Figure 4.

R-848 leads to the induction of adhesion molecules on endothelial cells in vitro, and endothelia in situ express TLR7. (A) Confluent layers of the murine endothelial cell line BEnd5 were stimulated with R-848, PBS, or TNF-α for 4 hours and subsequently stained for the expression of the indicated adhesion molecules in the tissue culture. Red indicates adhesion molecules; blue, cell nuclei (DAPI [4,6 diamidino-2-phenylindole]). Bar indicates 25 μm. Data were comparable in 2 independent experiments. (B) Expression of TLR7 (gray peak) on BEnd5 cells and naive splenic B cells, which are known to express TLR7, as analyzed by flow cytometry. The white peak indicates the isotype control staining. (C) Coexpression of CD31 and TLR7 on endothelial cells of spleen tissue.

Counterintuitively to the observed increase in the sensitization response we detected a transient but profound depletion of PBLs upon injection of R-848 in mice (Figure 2). Similar events have previously been observed with TLR9 ligands in vivo,42,43 but no immunologic consequence has been associated with this finding. As we show here, the R-848-induced leukodepletion (termed TRAP) has a major impact on the effector phase of both the reaction against DNFB and FITC. A normally profound swelling response was suppressed by R-848 to almost background levels (Figure 6). Because the effect was transient, the depletion of effector cells as a mechanism could be ruled out. An analysis of peripheral blood revealed that the reduction of leukocyte counts was especially pronounced in the CD4+ and CD8+ compartment (Figure 2). In mice, the induction of a CHS response has a critical time window of 2 to 6 hours after the application of the eliciting hapten, where CD4+ lymphocytes must enter the treated skin area. When the cells are not available during this period, no swelling response develops later.44 Therefore, the transient unavailability of CD4+ cells induced by R-848 might be the basis of an almost complete absence of a swelling response in treated mice.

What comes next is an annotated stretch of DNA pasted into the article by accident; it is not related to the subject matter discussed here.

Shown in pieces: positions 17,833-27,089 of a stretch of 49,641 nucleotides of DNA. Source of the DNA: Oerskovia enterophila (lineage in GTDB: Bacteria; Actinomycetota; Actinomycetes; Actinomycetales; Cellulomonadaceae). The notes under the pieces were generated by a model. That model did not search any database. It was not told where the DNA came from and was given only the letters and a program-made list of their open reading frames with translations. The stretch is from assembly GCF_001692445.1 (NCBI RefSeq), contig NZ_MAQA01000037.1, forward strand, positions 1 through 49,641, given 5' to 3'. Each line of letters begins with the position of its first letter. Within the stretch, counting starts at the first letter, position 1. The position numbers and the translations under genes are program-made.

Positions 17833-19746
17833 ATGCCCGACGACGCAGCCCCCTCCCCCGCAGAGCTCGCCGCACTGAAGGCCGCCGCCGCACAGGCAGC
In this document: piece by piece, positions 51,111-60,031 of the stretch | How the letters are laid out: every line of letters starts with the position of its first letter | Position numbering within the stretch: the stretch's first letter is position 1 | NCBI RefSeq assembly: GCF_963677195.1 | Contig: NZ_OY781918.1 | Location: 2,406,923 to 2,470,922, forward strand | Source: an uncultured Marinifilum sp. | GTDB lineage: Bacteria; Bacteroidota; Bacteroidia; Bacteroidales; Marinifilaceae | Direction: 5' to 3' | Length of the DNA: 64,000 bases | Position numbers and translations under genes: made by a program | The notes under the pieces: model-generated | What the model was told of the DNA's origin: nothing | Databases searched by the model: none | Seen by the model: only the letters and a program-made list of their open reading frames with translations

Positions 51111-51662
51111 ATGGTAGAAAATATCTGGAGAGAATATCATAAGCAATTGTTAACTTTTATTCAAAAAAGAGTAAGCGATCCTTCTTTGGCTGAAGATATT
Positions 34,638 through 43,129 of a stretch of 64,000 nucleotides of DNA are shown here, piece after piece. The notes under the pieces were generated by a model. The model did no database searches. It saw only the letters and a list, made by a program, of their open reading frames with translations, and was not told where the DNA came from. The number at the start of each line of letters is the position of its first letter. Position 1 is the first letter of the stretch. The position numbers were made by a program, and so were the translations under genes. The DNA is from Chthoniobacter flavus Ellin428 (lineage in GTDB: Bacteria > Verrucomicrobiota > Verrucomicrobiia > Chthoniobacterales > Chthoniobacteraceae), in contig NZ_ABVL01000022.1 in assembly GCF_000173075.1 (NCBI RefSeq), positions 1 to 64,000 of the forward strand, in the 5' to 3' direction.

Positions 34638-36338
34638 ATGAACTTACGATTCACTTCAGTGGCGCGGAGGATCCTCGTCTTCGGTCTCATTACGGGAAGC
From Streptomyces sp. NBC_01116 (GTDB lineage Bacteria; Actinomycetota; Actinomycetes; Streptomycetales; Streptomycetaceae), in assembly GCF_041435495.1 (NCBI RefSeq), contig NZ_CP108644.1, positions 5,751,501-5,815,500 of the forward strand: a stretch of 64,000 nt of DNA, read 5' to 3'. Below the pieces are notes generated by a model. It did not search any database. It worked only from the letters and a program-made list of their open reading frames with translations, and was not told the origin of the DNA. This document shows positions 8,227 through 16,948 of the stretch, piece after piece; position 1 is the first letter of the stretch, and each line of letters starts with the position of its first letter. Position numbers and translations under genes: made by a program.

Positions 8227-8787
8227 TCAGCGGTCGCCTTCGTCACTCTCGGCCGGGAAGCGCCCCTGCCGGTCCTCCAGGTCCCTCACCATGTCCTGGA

Figure 5.

R-848 leads to increased rolling of PBMCs on endothelia. CFSE-stained spleen cells were adoptively transferred to mice. Then the animals were subjected to intravital imaging of green cells within a blood vessel above the inguinal lymph node. After observation of the normal flow of cells, animals received injections of PBS followed by R-848 intraperitoneally. Then the observation was continued within the same vessel until 1 or 2 hours after each injection. Shown is the percentage of cells exhibiting reduced speed or rolling in the blood vessels between 40 to 60 minutes after injection of PBS or 88 ± 26 minutes after injection of R-848. Data represent the mean ± SD for 6 experiments performed with R-848 (5 experiments for PBS).

Figure 6.

R-848 inhibits the elicitation of CHS. Mice were sensitized with DNFB (A) and FITC (B), and challenge with the respective hapten was performed 5 and 6 days later. R-848 was injected during the challenge process. Twenty-four hours after challenge, CHS was determined as increase in ear thickness compared with the vehicle-treated ear. Immediately after measuring ear thickness, ears were harvested for immunohistochemical staining with anti-Gr-1 (C). Corresponding groups in panels B and C are labeled i-iii. Data represent means of 5 to 7 mice per group. Each experiment was repeated at least 2 times. The scale bar represents 100 μm (left column) or 50 μm (right column). Error bars indicate standard deviation. *Significant difference between the 2 bars.

Figure 7.